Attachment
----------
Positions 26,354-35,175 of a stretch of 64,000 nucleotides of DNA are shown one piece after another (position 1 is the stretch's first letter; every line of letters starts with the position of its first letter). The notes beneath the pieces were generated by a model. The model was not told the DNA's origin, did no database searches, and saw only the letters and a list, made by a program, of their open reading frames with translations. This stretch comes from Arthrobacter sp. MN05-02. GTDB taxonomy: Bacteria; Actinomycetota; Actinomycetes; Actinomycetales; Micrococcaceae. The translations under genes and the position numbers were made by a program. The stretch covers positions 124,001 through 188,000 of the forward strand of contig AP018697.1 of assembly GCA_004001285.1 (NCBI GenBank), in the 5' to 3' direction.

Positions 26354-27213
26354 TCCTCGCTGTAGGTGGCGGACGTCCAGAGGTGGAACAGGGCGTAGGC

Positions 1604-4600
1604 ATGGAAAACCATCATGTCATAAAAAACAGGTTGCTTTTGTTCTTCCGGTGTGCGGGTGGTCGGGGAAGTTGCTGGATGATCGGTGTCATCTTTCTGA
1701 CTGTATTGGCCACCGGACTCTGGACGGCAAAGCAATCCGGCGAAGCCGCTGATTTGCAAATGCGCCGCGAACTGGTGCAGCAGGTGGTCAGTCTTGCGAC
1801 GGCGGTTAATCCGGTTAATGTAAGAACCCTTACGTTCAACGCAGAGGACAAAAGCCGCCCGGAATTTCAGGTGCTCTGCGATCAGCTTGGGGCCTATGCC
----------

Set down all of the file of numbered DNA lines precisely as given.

Positions 26,354-35,175 of a stretch of 64,000 nucleotides of DNA are shown one piece after another (position 1 is the stretch's first letter; every line of letters starts with the position of its first letter). The notes beneath the pieces were generated by a model. The model was not told the DNA's origin, did no database searches, and saw only the letters and a list, made by a program, of their open reading frames with translations. This stretch comes from Arthrobacter sp. MN05-02. GTDB taxonomy: Bacteria; Actinomycetota; Actinomycetes; Actinomycetales; Micrococcaceae. The translations under genes and the position numbers were made by a program. The stretch covers positions 124,001 through 188,000 of the forward strand of contig AP018697.1 of assembly GCA_004001285.1 (NCBI GenBank), in the 5' to 3' direction.

Positions 26354-27213
26354 TCCTCGCTGTAGGTGGCGGACGTCCAGAGGTGGAACAGGGCGTAGGC

Positions 1604-4600
1604 ATGGAAAACCATCATGTCATAAAAAACAGGTTGCTTTTGTTCTTCCGGTGTGCGGGTGGTCGGGGAAGTTGCTGGATGATCGGTGTCATCTTTCTGA
1701 CTGTATTGGCCACCGGACTCTGGACGGCAAAGCAATCCGGCGAAGCCGCTGATTTGCAAATGCGCCGCGAACTGGTGCAGCAGGTGGTCAGTCTTGCGAC
1801 GGCGGTTAATCCGGTTAATGTAAGAACCCTTACGTTCAACGCAGAGGACAAAAGCCGCCCGGAATTTCAGGTGCTCTGCGATCAGCTTGGGGCCTATGCC